No one should even pretend this is about gaining new information or insight. It’s about politics, theatrics and stuffing the comment box with sentiments opposed to mining in Minnesota and our region’s way of life.

How many hearings do we really need? Why must the people with the greatest stake, whose jobs and regional economic viability are at risk, have to keep turning out for these charades? When was the last time federal agencies held a hearing up North on projects in the Twin Cities, such as the Green Line or St. Croix River Crossing?

We’re fed up with jumping through federal hoops, burning gas, vacation days and family time to sit through your endless, taxpayer-funded meetings. It’s death by a thousand cuts. If you want to have a meaningful conversation about our region, our lands, waters or minerals, you’ll hear from us loud and clear at the last public hearing in Virginia, Minnesota, on July 25.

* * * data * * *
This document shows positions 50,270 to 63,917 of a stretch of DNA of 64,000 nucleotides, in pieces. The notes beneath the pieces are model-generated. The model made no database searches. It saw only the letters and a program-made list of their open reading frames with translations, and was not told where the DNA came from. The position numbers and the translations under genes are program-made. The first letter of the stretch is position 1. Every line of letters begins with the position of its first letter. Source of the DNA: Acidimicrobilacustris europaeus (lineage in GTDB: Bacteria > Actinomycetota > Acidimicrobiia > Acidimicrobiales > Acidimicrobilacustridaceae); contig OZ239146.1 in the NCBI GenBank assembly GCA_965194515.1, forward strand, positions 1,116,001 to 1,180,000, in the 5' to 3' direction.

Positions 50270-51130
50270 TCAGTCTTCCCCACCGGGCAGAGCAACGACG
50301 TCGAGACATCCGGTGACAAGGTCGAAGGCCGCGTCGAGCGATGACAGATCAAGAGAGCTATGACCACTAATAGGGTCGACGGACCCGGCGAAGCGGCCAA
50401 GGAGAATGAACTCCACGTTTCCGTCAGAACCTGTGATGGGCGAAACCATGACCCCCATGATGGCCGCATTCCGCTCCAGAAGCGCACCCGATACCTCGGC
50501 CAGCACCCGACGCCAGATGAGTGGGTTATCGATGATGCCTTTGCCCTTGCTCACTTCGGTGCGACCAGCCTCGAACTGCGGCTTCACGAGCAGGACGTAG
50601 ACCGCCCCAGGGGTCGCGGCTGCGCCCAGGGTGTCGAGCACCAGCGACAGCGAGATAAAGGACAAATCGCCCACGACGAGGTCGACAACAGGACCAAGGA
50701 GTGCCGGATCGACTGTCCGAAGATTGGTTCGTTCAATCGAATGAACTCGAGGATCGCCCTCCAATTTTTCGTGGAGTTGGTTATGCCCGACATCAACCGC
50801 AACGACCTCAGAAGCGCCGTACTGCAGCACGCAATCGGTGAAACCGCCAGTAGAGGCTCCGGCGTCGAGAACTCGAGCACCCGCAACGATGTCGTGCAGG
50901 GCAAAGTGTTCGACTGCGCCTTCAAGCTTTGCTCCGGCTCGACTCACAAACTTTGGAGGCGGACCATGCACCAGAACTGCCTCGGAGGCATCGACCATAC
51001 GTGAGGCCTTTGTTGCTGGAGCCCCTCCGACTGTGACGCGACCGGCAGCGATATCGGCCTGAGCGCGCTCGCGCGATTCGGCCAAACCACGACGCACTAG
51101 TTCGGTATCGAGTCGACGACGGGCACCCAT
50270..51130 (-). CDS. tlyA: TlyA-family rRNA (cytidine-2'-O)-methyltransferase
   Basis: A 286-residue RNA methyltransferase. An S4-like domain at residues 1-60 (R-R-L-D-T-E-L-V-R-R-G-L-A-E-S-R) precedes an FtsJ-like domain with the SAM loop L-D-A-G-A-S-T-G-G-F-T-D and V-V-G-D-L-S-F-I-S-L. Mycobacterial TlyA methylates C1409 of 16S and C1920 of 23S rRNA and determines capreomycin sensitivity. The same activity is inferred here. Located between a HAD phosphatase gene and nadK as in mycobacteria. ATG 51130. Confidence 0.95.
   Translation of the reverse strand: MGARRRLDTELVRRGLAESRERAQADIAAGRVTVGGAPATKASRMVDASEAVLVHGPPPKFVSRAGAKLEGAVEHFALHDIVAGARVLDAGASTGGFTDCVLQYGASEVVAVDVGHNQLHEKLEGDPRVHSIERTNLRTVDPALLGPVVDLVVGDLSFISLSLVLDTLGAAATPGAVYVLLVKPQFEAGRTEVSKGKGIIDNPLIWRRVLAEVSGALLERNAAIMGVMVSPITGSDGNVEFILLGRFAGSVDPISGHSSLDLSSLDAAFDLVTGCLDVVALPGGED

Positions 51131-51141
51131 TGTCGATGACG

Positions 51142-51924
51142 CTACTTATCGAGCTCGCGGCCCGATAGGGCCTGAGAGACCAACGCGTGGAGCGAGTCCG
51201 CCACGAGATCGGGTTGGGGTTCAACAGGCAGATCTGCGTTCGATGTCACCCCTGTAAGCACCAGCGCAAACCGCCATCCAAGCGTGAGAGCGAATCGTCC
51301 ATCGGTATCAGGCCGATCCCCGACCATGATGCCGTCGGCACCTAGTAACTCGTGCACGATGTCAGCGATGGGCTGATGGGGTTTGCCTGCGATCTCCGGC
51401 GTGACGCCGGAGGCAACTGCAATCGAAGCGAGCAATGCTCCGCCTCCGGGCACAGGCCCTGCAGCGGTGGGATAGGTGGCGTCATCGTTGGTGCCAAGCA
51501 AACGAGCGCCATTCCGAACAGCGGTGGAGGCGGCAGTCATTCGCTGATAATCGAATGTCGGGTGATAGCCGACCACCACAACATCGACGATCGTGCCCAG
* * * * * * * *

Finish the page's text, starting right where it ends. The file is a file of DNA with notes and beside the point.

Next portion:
Enough is enough. No more delays. Return to a fair process. We’ll see you in Virginia.

In solidarity:

  • Area Partnership for Economic Expansion (APEX)
  • Fight For Mining Minnesota
  • Grand Rapids Area Chamber of Commerce
  • Hibbing Area chamber of Commerce
  • International Union of Operating Engineers Local 49
  • Jobs for Minnesotans
  • Laborers District Council of Minnesota & North Dakota
  • Laborers Local #1091
  • Laborers Local #1097
  • Laurentian Chamber of Commerce
  • MiningMinnesota
  • Minnesota Building and Construction Trades Council